A romantic escape into nature turns into the ultimate moment of reckoning when a husband and wife are trapped in a tent with a deadly snake. Unable to escape and with certain death looming, the tent becomes a heated confessional to a cataclysmic truth. Betrayed, the couple finds themselves spiraling into a dark and dangerous space of which only one can survive.
Amanda Evans new horror thriller Serpent, premiered at the LA Film Festival to an eager audience and high praise after the lights rose. Set in South Africa, the film is a tells the story of two very different people at a crossroads in their marriage who are thrust into a life or death situation with one of the world’s most venomous and aggressive snakes, the Black Mamba.
“…a slow-cooked meditation on a relationship and the death dealing poison of deceit.”
The story opens on tightly wound business woman, Gwynneth (Sarah Dumont) attempting to hide an affair from Adam (Tom Ainsley), her husband, as she rolls in from work. Adam has just received a grant to travel to the remote and very dangerous Suicide Gorge in hopes of discovering a new species of beetle. While supportive, Gwynneth has other things on her mind, like ignoring her lover’s incessant texts and trying to hide her hyperactive phone. Adam and Gwynneth love each other but there are some major issues slithering under the surface in their relationship.
Impetuously, Gwynneth asks to join her husband on his expedition and the two set off into the South African wilderness outside of Cape Town. We get more hints at problems bubbling to the surface as the two make their way out of town, traveling to the remote location. A two hour hike to the no man’s land only creates more drama between the two overheated explorers, but they arrive at their site, set up camp, and things calm down… momentarily. In the dead of night, in a darkened tent, Adam slowly wakes up to hear the hissing breath and muscular slither of a Black Mamba inside the tent. Paralyzed by necessity the two must find a way to escape the confines of the tent as the death-dealing snake slithers in and around their bodies.
There are literally only three people that appear on screen for the duration of the 85 minute film, shouldering Dumont and Ainsley with the responsibility of populating the human cast. Co-staring with an actual Black Mamba whose mouth was carefully secured shut, the two actors valiantly emote and work through the turmoil of a marriage on the rocks as a venomous snake writhes and coils on their bare skin.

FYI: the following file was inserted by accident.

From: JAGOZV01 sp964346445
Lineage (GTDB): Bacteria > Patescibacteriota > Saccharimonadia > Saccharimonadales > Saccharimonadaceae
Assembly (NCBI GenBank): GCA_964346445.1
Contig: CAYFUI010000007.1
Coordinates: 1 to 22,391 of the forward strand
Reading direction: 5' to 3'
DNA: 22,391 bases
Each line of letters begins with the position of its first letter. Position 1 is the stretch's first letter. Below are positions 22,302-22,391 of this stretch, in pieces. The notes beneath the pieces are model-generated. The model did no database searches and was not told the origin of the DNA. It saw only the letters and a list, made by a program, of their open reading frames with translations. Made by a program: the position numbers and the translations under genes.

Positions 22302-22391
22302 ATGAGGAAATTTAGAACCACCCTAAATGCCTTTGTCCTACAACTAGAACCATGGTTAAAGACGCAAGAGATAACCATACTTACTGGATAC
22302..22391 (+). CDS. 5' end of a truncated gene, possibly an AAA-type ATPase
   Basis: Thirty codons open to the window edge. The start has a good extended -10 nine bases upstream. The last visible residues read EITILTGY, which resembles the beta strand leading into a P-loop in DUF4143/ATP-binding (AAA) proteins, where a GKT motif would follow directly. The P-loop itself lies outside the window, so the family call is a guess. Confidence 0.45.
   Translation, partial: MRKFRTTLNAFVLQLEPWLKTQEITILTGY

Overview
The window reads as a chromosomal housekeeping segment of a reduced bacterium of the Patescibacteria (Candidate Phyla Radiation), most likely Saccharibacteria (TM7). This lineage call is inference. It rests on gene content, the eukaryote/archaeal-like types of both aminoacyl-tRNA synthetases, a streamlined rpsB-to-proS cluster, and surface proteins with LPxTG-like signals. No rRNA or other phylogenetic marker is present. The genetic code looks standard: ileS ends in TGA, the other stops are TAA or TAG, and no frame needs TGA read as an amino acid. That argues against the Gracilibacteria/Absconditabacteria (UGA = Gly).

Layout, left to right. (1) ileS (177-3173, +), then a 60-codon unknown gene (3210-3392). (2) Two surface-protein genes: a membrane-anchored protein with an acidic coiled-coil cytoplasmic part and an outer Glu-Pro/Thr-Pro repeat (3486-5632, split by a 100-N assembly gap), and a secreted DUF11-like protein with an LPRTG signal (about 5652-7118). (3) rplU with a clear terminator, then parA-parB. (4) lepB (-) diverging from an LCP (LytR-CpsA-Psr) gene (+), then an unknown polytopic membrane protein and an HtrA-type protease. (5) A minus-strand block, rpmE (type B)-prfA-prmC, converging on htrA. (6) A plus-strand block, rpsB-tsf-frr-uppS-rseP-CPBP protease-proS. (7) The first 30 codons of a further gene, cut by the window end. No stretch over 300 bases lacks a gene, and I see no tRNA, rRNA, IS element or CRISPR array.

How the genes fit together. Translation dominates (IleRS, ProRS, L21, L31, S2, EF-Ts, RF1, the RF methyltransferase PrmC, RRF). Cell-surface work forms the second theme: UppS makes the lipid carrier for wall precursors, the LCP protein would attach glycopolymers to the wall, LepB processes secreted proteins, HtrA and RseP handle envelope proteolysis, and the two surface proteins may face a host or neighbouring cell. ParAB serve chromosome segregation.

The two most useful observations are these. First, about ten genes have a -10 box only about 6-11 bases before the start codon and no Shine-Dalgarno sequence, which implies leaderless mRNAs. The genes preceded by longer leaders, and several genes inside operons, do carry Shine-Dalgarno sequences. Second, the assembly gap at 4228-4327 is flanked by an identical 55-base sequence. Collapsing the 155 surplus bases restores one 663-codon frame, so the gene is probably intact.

Writer, director Evans accomplishes a remarkable feat. Trapping two characters in a tiny tent with a snake seems like an idea that would be used up in roughly 5 minutes. Not so here. Using a remarkable variety of camera angles that make everything seem like uncharted territory, along with a subtext that feeds into the imagery, we are subjected to horrors both internal and external. Before getting trapped in the tent we are given a chance to learn about the two characters. We get who they are and the painful situation they are in. The film sets up the grueling centerpiece with care so that when things get claustrophobic, we have enough subtext to occupy us when visuals strain to remain fresh.
Serpent isn’t an action horror film, but a slow-cooked meditation on a relationship and the death dealing poison of deceit. There are certainly moments that had this reviewer coiled up into a ball lest any snakes were loose in the movie theatre, but this film is far more than a snake movie. Serpent is a well-crafted, intimate thriller that will coil around you and never let you loose until the final, death-dealing bite.
Serpent is worth Matinee (***).
* Norm’s Rating System: Full Price (****), Matinee (***), VOD (**), Don’t Bother (*)